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Since I won't see you 'til the end of the trip, here's my list of need-to-see highway destinations along your general route.  With twice the time, the dirt-road options are awesome, but with the major parks you're including, I doubt you'll have time for much backroads stuff.  

The hill above Lewiston, ID (if you're through the area).
US-12 between Kooskia, ID, and Lolo Pass (ID-MT), near Missoula.  
I-90 between Missoula, MT, and Lookout Pass (MT-ID) -- one of the prettier stretches of US Interstate Hwys.
The road south from W.Yellowstone, WY, past Jackson Hole/ Grand Tetons.
Yellowstone NP.
From northeastern entrance of Yellowstone NP to Red Lodge, then Laurel, MT (I-90) access.  
or
From southeastern Yellowstone entrance to Cody, WY, then eastward through Cody & Greybull, MT, to I-90 at Ranchester, WY.  This route takes you through the Big Horn Mountains.  

Custer's Last Stand/battleground (somewhere near Sheridan, as I recall).

Devil's Tower N.M -- northwest of Rapid City.  Worth a drive-by, especially if you ever saw Close Encounters of the Third Kind.  

Mt. Rushmore.
There's also a long-time-in-progress Native American park/monument in that area.  I haven't been there, but the plans were to "do it right."  Ask when you're in the area.  

"Badlands" ??  Different, but didn't ring my chime particularly.  
Still, it's on your way from Rushmore toward Glacier, so maybe so.  

Glacier NP.  A friend was there last weekend, tells me that Going to the Sun Road is closed for repairs, just west of the pass.  If you go up from the east side, the Pass on that road is awesome.  You'd then likely have to go back down the east side, then come around the southern edge of the park for the rest of it.  Camping is said to be preferable on the eastern side, anyway.  

Depending on your timing, you'd likely want to head down toward Missoula from there, then "do" I-90 toward Idaho.  Pretty road, and fast.  
Alternatively, if your outbound trip takes you too far south (Boise?) to do US-12 between Kooskia & Missoula, you could do it in reverse, then take the river-arc north and west to Lewiston, then up "the hill" and north on US-95 to Coeur d'Alene.  

Also:  I haven't been to the site Tom recommends, but I've heard lots of good talk about it as a true "alternate culture" (i.e., non-mainstream) Must Do destination.  Worth a look, imrho.

Enough, already !  Call me if you want the long version ...  Shocked   Shocked  

Bob
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« Reply #18 on: September 30, 2009, 03:53:18 PM »
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If Going to the Sun Road is closed Hwy 2 that skirts the south boundry is pretty good. The west side seems to go down forever.
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« Reply #19 on: September 30, 2009, 08:12:22 PM »
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Can't add much to what's already been posted but please note:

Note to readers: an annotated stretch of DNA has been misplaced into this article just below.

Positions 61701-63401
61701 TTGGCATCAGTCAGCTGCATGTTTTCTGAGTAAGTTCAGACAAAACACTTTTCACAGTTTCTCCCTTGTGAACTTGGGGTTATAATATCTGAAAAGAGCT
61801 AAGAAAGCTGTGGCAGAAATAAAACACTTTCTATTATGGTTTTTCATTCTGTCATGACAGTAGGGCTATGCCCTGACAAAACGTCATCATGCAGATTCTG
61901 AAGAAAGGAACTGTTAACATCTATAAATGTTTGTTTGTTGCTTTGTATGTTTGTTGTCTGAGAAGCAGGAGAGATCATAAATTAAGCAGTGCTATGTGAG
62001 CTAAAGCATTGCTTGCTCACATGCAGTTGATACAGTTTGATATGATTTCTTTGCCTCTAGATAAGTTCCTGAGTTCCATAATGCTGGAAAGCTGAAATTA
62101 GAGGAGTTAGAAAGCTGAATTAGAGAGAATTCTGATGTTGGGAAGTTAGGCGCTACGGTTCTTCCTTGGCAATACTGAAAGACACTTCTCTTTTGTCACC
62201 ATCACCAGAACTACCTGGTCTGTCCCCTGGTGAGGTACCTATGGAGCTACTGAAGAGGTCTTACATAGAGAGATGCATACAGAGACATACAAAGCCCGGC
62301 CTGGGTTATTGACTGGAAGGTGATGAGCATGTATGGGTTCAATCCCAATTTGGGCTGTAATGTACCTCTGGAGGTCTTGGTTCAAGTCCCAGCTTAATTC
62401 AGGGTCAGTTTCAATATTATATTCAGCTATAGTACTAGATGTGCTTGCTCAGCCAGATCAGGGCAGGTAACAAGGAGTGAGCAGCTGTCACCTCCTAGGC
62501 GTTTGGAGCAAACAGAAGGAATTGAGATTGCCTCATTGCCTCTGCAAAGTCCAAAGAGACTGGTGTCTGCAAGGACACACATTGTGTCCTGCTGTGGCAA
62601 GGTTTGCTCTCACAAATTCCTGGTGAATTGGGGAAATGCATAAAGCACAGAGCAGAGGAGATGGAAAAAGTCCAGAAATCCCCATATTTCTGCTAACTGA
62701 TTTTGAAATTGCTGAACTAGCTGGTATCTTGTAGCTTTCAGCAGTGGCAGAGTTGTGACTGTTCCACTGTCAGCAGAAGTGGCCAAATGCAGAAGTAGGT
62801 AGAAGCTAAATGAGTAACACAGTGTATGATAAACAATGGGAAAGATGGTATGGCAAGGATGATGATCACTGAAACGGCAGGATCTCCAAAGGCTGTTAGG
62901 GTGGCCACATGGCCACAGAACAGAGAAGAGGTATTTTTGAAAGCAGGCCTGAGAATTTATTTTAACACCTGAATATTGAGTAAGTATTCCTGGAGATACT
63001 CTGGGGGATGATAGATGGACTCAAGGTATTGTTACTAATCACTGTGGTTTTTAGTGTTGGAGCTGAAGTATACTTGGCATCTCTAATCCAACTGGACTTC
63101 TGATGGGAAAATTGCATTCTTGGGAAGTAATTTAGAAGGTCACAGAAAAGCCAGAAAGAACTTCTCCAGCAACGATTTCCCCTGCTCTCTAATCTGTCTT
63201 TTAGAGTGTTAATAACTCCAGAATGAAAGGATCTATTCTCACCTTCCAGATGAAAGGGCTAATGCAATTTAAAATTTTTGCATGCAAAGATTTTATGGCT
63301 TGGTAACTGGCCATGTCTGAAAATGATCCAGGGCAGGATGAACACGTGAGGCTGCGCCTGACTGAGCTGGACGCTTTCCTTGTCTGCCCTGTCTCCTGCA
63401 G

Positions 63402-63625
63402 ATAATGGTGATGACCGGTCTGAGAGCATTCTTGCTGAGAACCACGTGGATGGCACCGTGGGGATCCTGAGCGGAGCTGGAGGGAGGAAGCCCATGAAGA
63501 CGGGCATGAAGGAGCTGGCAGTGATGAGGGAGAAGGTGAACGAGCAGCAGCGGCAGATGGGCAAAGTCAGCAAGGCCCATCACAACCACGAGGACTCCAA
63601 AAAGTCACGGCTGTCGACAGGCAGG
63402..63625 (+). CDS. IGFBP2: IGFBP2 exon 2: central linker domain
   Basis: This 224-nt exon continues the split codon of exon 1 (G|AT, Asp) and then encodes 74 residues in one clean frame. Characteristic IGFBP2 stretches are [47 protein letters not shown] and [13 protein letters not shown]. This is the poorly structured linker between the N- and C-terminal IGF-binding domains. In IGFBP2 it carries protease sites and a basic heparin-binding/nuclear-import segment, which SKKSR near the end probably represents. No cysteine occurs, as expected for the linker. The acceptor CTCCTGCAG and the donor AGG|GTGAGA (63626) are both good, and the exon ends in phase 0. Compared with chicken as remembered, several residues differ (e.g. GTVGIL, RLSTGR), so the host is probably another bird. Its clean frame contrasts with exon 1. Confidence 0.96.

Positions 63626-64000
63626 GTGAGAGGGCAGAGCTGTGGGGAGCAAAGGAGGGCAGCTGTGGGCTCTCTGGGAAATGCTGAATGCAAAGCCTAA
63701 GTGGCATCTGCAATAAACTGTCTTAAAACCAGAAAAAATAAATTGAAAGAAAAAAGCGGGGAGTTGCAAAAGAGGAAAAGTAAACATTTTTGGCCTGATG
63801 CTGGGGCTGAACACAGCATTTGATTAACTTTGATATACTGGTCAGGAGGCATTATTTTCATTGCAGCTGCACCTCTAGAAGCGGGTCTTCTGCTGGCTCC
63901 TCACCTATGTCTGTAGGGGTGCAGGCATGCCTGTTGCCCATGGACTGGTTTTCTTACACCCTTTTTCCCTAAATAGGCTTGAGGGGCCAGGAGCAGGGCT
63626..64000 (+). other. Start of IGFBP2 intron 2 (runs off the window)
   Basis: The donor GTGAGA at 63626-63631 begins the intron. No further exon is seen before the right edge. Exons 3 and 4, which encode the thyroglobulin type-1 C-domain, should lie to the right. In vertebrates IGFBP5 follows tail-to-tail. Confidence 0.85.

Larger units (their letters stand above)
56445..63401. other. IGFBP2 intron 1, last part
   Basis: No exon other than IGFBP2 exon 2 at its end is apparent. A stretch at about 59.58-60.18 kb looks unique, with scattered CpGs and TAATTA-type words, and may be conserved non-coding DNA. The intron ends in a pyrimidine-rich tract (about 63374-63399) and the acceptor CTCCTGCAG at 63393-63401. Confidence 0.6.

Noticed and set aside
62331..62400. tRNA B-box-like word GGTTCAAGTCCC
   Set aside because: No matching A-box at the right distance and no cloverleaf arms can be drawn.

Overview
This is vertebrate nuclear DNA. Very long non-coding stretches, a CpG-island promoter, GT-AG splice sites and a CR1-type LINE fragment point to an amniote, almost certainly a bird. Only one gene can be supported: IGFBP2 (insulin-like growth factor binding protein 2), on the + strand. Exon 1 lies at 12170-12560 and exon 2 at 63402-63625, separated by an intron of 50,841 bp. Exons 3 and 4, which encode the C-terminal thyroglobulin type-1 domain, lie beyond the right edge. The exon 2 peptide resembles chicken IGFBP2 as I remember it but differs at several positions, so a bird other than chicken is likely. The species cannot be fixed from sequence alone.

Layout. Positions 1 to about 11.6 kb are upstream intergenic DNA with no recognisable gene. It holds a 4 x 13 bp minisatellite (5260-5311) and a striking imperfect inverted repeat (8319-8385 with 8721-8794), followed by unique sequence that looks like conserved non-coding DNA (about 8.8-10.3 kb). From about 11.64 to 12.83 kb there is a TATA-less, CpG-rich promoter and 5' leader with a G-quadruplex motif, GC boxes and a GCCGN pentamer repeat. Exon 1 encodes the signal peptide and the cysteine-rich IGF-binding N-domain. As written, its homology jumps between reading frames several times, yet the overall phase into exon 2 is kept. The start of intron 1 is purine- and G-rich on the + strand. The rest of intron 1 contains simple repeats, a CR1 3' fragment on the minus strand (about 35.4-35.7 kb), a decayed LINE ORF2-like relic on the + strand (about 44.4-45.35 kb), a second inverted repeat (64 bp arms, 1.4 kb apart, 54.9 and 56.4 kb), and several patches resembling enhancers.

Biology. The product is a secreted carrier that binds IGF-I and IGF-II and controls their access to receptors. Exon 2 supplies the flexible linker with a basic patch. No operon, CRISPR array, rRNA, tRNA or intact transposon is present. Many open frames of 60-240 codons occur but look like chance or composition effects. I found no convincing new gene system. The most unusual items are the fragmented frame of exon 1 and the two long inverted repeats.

Highway 12 from Lewiston to Montana is gorgeous, but there is quite a bit of construction right now and you might be held up for 30 minutes to an hour.

Also there's talk of rain or snow in the mountains this weekend. We've gone from the 90s to the 50s in Lewiston the past couple of day.s

Paul Emerson
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« Reply #20 on: October 01, 2009, 02:40:46 AM »
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Orofino to Missoula via Lolo Pass is a great way to go but by pu.....don't know.
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« Reply #21 on: October 05, 2009, 06:22:31 PM »
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Were it me, I'd head over Lolo Pass. Then, turn south and go over Lost Trial and Chief Joseph passes. Go east through Wisdom and spelunk over dirt roads toward Ennis. Then, turn south and go from the west entrance to the northeast entrance through Yellowstone. Go over Beartooth Pass, then back down it to the cutoff to Cody. From COdy, take the 16A up over the Bighorns. After that head east and south through ranch country roads. Then about 90 miles of freeway takes you to soem good roads that soon take you up into the Black Hills. Not too much flat and hot on this route.

Lolo pass is not to be missed!  Wink Also a ride on Bear Tooth Highway is another very scenic and beautiful ride and Red Lodge is a very cool little town.  Cool  Lots of fun!  Wink
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« Reply #22 on: October 05, 2009, 06:35:02 PM »
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Don't have any advice on sites to visit, but I would recommend packing some warm riding gear.  We've already seen the low 40's here in Wisconsin, and I believe some parts further west are even colder. 
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« Reply #23 on: October 05, 2009, 06:36:17 PM »
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Disregard my last post.  We all can't be crazy like JB and ride through the winter!   Grin